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Agropoli is a coastal town, a 15-minute drive from Casale il Saùco. The name's origin dates back to the Byzantine period when the population built a fortress that took the name of 'Acropolis', meaning 'high city'. On the beautiful promontory where the historical centre develops, in the middle of the seventh century. B.C. the fortress used to have a temple dedicated to Artemis, goddess of hunting. Considered the gateway of the Cilento, the city used to be renowned for maritime trade in the greek period.

Agropoli Vecchia

The essence of Agropoli and the etymology of the name are enclosed in the historic part of the town. Characteristic stone steps lead to the three arch Byzantine entrance of the old town, where there are beautiful views of Capri and Punta Campanella. Just after the 17th century crenellated portal, one reaches the Church of Saint Mary of Costantinopoli, protector of fishermen. The Church holds a very old statue of the Virgin Mary, saved by fishermen who, after recovering it from the sea, placed it on the altar of the Church.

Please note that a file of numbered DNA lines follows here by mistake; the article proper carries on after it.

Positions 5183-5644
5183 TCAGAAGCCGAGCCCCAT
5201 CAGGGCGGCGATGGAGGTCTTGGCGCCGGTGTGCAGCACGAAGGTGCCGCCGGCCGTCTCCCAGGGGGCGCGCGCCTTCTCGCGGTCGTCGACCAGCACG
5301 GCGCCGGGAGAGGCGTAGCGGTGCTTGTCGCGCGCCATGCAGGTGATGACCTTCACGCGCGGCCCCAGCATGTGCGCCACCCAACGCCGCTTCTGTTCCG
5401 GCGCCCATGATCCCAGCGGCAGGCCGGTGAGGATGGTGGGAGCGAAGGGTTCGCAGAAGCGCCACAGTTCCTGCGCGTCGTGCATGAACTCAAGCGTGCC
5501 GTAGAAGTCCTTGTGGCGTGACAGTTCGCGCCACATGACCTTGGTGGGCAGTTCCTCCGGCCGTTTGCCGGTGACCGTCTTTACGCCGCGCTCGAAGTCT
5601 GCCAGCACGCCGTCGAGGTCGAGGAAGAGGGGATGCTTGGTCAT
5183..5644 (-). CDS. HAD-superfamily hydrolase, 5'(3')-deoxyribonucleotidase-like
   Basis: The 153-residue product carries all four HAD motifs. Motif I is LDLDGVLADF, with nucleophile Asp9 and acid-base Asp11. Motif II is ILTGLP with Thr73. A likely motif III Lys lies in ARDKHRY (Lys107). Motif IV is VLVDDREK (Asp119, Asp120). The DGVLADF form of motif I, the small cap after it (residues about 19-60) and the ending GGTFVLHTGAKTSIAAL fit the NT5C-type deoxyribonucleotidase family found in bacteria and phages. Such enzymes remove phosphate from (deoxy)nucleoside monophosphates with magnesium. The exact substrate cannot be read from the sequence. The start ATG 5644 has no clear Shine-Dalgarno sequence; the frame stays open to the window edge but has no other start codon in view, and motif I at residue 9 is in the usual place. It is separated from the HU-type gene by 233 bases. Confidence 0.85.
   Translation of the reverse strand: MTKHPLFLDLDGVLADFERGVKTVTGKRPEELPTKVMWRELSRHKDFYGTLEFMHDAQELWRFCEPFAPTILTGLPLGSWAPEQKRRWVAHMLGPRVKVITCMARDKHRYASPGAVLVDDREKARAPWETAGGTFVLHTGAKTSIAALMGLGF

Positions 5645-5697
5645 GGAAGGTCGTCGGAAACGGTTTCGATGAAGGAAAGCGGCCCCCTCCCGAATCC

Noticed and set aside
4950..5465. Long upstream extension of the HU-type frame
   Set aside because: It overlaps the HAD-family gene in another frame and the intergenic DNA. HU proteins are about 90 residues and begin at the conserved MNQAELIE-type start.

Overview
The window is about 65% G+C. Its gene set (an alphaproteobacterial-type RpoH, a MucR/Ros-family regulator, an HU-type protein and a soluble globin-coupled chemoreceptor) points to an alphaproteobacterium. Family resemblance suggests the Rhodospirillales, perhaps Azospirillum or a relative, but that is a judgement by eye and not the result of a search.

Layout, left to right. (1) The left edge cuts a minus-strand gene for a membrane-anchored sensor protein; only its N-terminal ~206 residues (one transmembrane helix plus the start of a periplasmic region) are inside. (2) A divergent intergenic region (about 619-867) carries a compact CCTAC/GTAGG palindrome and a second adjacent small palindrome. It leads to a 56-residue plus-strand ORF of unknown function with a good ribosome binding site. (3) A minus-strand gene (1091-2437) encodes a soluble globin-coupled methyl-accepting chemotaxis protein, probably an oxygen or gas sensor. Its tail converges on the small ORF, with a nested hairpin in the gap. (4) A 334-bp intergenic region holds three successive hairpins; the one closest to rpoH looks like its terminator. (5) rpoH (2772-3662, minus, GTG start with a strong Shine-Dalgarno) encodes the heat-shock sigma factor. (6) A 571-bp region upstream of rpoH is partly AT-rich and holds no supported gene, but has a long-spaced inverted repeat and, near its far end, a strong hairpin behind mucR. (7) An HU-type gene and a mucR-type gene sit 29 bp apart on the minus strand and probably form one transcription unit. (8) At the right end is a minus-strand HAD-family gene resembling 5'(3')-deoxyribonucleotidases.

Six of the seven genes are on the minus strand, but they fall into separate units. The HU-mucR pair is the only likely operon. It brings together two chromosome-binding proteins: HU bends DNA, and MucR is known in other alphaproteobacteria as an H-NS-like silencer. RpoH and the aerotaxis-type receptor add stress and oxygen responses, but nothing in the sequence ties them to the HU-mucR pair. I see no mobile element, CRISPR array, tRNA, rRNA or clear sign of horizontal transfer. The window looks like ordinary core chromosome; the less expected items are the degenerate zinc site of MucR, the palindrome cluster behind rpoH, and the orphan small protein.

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The Castle

Agropoli’s most meaningful symbol is the angevian - aragonese Castle at the top of the fortress, reached through the narrow alleyways of the old town and the beautiful stone bridge. Through the centuries and different dominations, it has been of inspiration to the great poets who visited it. The castle is described by the poet Giuseppe Ungaretti in the literary collection “Il Mezzogiorno” and is the setting of Marguerite Yourcenar's literary work “Anna, soror”.

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